When the word “Scripture” is found in the New Testament, it (almost always, see the last paragraph below) refers to the Old Testament.

The New Testament was originally written down in an everyday form of Greek called Koine (pronounced koy-NAY). The Old Testament was written in Hebrew with parts in a related language called Aramaic.

The Hebrew Bible contains all the books found in the christian Old Testament, although the order is different and some books are combined. Also, a few of the books divide the chapters differently than the christian Bible does. Some christian traditions include in the Old Testament additional books called the Apocrypha or additions to some books. In most traditions these books are to be read for life instruction but not for doctrine.

About these 39 Old Testament books, the New Testament says, “All Scripture is inspired by God and profitable for teaching, for reproof, for correction, for training in righteousness;” (II Timothy 3:16)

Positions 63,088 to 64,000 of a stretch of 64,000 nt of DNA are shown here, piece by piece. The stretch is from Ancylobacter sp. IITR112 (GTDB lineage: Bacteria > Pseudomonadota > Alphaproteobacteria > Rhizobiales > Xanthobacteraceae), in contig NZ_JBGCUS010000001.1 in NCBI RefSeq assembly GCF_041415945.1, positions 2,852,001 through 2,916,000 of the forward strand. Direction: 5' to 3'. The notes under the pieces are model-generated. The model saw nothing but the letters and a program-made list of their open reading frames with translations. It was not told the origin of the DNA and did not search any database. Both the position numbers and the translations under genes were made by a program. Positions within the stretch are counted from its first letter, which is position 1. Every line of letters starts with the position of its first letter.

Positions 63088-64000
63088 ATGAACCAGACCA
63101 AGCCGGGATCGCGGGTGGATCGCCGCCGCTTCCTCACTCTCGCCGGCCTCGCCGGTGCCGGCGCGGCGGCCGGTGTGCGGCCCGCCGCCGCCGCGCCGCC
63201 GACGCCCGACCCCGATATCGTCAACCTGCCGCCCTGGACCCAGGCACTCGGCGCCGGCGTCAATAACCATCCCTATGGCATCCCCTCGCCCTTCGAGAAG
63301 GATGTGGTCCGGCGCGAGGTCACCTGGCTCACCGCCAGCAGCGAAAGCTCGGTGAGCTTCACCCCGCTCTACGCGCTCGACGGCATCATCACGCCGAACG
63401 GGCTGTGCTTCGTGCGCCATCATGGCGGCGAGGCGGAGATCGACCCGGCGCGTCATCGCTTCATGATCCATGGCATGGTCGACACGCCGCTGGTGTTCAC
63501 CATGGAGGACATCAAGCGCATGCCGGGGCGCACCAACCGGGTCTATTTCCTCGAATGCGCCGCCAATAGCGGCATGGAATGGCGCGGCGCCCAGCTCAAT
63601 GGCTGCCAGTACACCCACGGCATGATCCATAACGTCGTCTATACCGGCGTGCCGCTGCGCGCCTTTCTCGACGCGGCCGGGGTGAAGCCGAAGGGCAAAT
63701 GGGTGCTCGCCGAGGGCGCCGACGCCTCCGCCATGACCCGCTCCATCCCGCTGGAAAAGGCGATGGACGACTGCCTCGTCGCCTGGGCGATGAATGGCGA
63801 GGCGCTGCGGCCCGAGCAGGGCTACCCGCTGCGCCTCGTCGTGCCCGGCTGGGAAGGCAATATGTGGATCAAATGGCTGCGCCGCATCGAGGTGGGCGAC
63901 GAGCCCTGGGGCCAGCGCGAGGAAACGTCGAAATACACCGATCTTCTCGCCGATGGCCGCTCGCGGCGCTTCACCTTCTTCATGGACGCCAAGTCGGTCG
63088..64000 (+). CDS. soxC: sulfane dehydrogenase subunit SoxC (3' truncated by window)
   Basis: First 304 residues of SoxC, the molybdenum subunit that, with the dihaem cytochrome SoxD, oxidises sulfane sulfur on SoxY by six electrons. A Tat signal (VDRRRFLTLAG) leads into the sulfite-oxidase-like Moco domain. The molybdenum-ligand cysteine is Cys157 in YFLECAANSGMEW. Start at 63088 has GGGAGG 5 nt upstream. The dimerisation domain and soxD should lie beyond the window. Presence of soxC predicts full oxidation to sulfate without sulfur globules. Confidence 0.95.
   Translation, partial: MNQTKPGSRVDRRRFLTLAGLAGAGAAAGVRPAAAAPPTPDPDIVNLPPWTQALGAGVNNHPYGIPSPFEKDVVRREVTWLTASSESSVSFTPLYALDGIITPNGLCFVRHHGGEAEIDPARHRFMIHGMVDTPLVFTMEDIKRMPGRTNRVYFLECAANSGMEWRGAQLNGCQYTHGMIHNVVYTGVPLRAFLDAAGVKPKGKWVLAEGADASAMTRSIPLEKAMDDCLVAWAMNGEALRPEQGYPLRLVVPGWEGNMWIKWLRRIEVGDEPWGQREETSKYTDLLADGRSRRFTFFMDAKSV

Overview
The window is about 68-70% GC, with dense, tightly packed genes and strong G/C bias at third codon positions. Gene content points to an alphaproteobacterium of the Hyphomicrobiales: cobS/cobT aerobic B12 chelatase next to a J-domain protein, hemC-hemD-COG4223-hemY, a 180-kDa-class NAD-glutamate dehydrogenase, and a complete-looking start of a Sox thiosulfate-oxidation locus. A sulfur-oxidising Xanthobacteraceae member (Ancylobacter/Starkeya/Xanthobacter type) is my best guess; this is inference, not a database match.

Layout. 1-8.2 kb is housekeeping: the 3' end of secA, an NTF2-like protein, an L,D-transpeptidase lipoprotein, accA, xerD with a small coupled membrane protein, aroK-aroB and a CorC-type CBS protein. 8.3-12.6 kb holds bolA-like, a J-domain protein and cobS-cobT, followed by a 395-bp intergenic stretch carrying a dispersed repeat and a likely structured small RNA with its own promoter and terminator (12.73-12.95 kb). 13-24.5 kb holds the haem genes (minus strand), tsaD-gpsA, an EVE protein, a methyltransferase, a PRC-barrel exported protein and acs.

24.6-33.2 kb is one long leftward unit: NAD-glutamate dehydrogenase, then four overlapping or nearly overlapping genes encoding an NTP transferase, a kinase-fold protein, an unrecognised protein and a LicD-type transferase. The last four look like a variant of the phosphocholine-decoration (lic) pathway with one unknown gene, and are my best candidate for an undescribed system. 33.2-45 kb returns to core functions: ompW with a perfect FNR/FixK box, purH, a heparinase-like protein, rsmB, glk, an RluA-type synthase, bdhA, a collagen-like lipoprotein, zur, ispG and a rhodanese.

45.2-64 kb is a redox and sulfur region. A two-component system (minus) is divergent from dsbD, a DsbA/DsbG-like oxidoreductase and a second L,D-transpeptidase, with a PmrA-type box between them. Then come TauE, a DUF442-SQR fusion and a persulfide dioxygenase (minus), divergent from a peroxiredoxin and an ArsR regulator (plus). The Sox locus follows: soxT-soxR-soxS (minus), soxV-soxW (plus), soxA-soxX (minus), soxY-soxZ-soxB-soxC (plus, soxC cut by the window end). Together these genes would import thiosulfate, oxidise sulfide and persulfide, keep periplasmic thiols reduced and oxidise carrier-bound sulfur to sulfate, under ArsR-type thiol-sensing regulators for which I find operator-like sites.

Probably in the year 68 CE, just before Peter was killed in Rome, he wrote his second and final letter to the christians in some of the same areas where Paul had written letters earlier. Peter does seem to regard Paul’s writings as Scripture: “Therefore, beloved, since you look for these things, be diligent to be found by Him in peace, spotless and blameless, and regard the patience of our Lord as salvation; just as also our beloved brother Paul, according to the wisdom given him, wrote to you, as also in all his letters, speaking in them of these things, in which are some things hard to understand, which the untaught and unstable distort, as they do also the rest of the Scriptures, to their own destruction.” (II Peter 3:14–16)